On July 25, 2023, the agencies released an extensive proposed rule related to the Mental Health Parity and Addiction Equity Act (the “Proposed Rule”) as well as a Technical Release requesting comments on certain proposed data requirements for nonquantitative treatment limitations (“NQTLs”) and the potential for an enforcement safe harbor if certain data requirements are met. The Proposed Rule clarifies and solidifies requirements for group health plans and health insurance issuers (“plans and issuers”) to perform comparative analyses of the NQTLs imposed under their plans. To do this, plans and issuers must collect and evaluate data to reasonably assess the impact of NQTLs on access to mental health and substance use disorder (“MH/SUD”) benefits and medical/surgical (“Med/Surg”) benefits and demonstrate compliance with the MHPAEA as written and in operation. The Proposed Rule focuses on the following, which will directly impact plan design and analyses of those designs:
- Applying the “substantially all” standard to NQTLs
- Revising comparative analyses requirements
- Enhancing definitions to better assist plans
- Solidifying compliance deadlines
- Applying the “substantially all” standard to NQTLS
The first significant change under the Proposed Rule is the application of the “substantially all” standard to NQTLS. Previously, this standard applied only to quantitative treatment limitations (QTLs). Specifically, group health plans that provide both Med/Surg and MH/SUD benefits may not apply any treatment limitation to MH/SUD benefits in any classification that is more restrictive (as written or in operation) than the predominant treatment limitation that applies to substantially all Med/Surg benefits in the same classification. The standard or test is determined separately for each type of treatment limitation. As a reminder, the six permitted classifications under the MHPAEA are: (1) inpatient, in-network; (2) inpatient, out-of-network; (3) outpatient, in-network; (4) outpatient, out-of-network; (5) emergency care; and (6) prescription drugs. Additionally, there is a special rule for outpatient sub-classifications. For purposes of determining parity for outpatient benefits (in-network and out-of-network), a plan or issuer may divide its benefits furnished on an outpatient basis into two sub-classifications: (1) office visits; and (2) all other outpatient items and services. Accordingly, separate sub-classifications for generalists and specialists are not permitted.
Thus, any NQTL that imposes conditions, terms, or requirements that limit access to benefits under the terms of the plan or coverage is considered restrictive, and an NQTL that applies to MH/SUD benefits can be no more restrictive than those that apply to Med/Surg benefits. The Proposed Rule provides an illustrative, non-exhaustive list of NQTLs, which includes medical management standards such as medical necessity or prior authorization, formulary design for prescription drugs (including multi-tier networks), network composition and standards, preferred provider networks, methodology for determining out-of-network rates, fail first or step-therapy requirements, and geographic location or provider type restrictions.
Moreover, an NQTL is considered to apply to substantially all Med/Surg benefits in a classification of benefits if it applies to at least two-thirds of all Med/Surg benefits in that classification (determined without regard to whether the nonquantitative treatment limitation was triggered based on a particular factor or evidentiary standard). If the NQTL does not apply to at least two-thirds of all Med/Surg benefits in a classification, then that type of NQTL cannot be applied to MH/SUD benefits in that classification.
When MH/SUD benefits are offered in any classification of benefits for that MH/SUD condition must be provided in every classification in which Med/Surg benefits are provided. Such benefits must be meaningful benefits for treatment of the condition or disorder in each such classification, as determined in comparison to the benefits provided for Med/Surg conditions in the classification. If the plan provides benefits in a classification and imposes any separate financial requirement or treatment limitation (or separate level of a financial requirement or treatment limitation) for benefits in the classification, then the rules apply separately with respect to the classification for all treatment limitations (or financial requirements).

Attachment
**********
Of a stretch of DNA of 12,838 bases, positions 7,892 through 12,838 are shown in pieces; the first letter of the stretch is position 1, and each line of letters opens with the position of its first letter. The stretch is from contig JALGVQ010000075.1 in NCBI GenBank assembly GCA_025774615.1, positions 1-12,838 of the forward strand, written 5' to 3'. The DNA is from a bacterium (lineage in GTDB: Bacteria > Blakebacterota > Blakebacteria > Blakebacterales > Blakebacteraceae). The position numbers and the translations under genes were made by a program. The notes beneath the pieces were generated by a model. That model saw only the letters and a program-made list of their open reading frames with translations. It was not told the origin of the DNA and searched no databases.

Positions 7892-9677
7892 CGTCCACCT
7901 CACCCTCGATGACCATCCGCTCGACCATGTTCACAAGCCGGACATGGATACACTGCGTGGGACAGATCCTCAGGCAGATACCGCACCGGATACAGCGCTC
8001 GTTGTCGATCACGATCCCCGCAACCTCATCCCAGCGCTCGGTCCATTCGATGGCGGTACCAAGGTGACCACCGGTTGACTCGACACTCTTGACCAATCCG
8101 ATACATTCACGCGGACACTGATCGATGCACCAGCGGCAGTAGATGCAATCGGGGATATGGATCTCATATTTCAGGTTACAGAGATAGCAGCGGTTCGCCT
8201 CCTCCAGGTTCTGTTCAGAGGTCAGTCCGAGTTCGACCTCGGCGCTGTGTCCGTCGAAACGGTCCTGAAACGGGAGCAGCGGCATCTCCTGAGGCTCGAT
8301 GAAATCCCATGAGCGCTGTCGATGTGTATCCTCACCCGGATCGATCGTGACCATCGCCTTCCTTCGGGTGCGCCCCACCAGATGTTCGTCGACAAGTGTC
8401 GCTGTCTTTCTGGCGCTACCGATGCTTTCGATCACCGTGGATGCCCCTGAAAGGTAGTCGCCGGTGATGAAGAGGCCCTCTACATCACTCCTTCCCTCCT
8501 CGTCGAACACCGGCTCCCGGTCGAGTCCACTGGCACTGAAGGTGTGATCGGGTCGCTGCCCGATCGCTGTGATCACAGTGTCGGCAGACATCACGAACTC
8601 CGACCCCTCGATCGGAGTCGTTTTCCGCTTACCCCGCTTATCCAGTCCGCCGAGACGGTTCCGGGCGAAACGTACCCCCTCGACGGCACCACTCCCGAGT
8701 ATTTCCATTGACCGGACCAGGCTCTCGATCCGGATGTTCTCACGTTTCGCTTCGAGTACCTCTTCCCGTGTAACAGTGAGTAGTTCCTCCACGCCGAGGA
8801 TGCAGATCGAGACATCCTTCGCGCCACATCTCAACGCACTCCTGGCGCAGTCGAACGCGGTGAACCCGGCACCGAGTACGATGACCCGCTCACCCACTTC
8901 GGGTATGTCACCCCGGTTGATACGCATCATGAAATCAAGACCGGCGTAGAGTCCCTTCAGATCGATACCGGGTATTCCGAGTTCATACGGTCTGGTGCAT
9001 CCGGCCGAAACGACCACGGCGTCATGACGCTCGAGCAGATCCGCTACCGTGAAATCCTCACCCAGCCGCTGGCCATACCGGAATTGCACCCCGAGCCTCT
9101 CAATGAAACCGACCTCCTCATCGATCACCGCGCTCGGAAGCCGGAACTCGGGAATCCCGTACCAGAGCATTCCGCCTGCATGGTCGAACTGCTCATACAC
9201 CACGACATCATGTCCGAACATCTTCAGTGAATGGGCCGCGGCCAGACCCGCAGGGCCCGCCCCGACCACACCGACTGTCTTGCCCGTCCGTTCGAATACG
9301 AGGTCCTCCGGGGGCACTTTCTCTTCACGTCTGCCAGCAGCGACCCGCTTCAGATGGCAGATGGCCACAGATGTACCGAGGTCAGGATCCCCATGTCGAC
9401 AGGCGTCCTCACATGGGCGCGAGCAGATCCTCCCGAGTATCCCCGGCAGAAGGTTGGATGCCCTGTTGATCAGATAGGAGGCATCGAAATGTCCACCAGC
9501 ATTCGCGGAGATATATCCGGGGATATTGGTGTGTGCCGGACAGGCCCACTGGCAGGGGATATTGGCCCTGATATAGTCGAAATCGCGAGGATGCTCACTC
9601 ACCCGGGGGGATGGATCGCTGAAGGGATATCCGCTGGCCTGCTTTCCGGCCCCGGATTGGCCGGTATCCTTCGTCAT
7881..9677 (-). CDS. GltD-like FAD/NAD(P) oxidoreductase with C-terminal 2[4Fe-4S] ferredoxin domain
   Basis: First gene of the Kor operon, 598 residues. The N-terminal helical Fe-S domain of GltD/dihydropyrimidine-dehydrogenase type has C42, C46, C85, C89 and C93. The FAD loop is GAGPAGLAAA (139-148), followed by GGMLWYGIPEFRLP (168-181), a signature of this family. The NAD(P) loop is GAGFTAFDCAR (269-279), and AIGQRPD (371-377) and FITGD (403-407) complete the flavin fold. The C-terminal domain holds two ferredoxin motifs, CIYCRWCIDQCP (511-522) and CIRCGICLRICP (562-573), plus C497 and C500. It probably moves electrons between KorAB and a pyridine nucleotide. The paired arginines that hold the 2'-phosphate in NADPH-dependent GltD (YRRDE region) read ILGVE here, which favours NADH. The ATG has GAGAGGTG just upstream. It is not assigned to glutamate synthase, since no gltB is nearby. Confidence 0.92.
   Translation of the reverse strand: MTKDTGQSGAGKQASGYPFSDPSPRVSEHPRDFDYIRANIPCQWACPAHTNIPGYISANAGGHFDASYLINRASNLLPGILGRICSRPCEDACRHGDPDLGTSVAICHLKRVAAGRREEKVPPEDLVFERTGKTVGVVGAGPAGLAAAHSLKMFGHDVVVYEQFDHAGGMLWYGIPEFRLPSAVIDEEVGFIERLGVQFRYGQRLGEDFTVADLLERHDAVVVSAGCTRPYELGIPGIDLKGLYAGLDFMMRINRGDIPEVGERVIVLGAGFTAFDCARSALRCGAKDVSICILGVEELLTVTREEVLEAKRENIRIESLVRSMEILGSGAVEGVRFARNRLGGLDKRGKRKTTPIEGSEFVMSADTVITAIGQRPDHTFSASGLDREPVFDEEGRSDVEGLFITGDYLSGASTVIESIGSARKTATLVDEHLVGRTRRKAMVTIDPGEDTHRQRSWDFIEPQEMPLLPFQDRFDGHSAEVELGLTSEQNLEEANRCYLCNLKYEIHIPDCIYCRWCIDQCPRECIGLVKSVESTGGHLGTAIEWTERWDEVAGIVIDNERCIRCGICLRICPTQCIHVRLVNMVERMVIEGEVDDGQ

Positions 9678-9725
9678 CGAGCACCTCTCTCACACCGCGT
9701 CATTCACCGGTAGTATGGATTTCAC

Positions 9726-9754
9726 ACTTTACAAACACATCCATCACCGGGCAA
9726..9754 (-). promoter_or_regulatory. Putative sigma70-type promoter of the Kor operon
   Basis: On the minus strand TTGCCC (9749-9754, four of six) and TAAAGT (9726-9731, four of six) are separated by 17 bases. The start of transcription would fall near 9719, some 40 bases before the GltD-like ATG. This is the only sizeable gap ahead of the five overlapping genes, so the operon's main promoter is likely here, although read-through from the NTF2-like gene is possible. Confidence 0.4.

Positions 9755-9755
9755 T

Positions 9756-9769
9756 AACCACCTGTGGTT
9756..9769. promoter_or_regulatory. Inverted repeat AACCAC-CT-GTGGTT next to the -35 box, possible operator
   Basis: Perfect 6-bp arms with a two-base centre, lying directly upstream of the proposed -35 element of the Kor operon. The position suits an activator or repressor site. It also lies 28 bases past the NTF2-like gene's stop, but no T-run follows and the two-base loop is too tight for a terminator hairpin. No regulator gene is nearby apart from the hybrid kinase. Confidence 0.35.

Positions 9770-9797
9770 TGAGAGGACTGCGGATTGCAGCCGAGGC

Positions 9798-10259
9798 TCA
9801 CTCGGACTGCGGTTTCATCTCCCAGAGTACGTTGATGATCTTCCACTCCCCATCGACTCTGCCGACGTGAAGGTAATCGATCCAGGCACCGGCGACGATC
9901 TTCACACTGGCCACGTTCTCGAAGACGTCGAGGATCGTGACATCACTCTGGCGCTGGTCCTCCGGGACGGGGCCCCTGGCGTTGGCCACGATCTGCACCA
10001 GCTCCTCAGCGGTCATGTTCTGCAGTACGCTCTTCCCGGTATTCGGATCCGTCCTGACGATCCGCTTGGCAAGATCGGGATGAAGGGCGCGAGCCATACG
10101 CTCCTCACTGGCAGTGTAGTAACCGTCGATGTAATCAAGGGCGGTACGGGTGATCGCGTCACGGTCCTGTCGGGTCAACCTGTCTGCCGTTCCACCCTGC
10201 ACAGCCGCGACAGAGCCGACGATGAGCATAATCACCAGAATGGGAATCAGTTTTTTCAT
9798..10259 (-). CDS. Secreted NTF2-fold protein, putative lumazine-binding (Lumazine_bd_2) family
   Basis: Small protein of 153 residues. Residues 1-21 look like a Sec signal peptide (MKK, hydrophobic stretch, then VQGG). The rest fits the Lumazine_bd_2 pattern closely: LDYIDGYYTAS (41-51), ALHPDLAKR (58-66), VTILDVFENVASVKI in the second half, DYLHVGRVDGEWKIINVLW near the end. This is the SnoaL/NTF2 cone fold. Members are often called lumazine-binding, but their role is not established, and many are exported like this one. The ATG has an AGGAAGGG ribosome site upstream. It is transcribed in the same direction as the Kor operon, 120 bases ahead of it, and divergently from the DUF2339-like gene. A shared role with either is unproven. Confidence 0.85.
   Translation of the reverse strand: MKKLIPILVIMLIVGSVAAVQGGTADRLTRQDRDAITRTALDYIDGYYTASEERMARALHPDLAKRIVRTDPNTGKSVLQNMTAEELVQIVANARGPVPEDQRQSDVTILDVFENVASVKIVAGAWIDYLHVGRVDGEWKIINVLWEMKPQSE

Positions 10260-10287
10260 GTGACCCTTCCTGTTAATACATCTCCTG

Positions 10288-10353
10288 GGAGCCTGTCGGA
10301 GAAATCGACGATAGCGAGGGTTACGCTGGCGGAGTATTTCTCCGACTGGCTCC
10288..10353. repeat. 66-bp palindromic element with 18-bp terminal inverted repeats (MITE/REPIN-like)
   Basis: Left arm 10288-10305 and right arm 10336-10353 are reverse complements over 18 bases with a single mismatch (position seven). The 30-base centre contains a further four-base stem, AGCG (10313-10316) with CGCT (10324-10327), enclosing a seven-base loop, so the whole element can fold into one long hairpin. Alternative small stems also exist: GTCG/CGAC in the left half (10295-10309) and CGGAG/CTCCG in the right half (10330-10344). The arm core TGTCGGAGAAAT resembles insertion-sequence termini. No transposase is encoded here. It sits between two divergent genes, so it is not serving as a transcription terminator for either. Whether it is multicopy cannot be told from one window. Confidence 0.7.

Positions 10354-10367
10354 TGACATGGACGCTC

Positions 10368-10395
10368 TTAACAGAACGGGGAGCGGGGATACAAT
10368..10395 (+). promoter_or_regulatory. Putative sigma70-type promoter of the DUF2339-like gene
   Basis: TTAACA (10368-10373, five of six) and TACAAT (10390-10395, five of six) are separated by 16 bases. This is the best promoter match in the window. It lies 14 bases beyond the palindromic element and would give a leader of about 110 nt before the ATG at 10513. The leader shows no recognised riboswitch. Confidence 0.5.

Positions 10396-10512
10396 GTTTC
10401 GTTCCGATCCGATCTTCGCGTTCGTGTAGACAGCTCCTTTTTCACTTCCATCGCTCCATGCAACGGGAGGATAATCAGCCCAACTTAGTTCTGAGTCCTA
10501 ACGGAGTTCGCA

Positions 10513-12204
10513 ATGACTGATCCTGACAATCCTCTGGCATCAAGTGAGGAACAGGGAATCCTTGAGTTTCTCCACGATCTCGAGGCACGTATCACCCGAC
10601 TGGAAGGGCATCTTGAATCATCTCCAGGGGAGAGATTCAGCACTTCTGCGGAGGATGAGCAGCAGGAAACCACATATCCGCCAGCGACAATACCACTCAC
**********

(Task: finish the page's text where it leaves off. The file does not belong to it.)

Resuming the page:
- Revising Comparative Analyses Requirements
The devil is in the details, and the Proposed Rule enhances the content requirements for the comparative analyses required under the CAA, 2021 and existing DOL guidance. Comparative analyses must include a high level of detail to demonstrate a plan’s compliance with the MHPAEA (as written and in operation). Some exceptions apply for independent professional medical or clinical standards and standards to prevent and prove fraud, waste, and abuse.
Generally, plans are required to:
- describe NQTLs applicable to MH/SUD and Med/Surg benefits with regard to the benefits in each classification;
- identify the factors used and evidentiary standards relied upon to design the NQTLs (including the source from which each evidentiary standard is derived);
- describe how the factors are used in the design and application of the NQTL;
- demonstrate comparability and stringency as written and in operation; and
- address the findings and conclusions as to the comparability of the processes, strategies, evidentiary standards, and other factors used in designing and applying the NQTL to MH/SUD benefits and Med/Surg benefits within each classification, and the relative stringency of their application, both as written and in operation.
The Proposed Rule expands upon each of the above categories to describe information the DOL expects to see demonstrated in the comparative analyses. Further, the Proposed Rule requires the use of outcomes data when NQTLs are designed so that plans can establish that relevant data was used in a manner reasonably designed to assess the impact of any NQTL on access to MH/SUD benefits and Med/Surg benefits and to determine whether the plan complies in operation. This includes analyses of claims denials, in-network and out-of-network utilization rates (including provider claim submissions), network adequacy (time and distance data, information on providers accepting new patients), and provider reimbursement rates relevant to any NQTLs. As the Proposed Rule suggests, any material difference in this data for Med/Surg and MH/SUD benefits would be a strong indicator of noncompliance and, therefore, plans would be required to both take reasonable action to address the material differences in access and document any such action that has been taken to mitigate these material differences in access to MH/SUD benefits.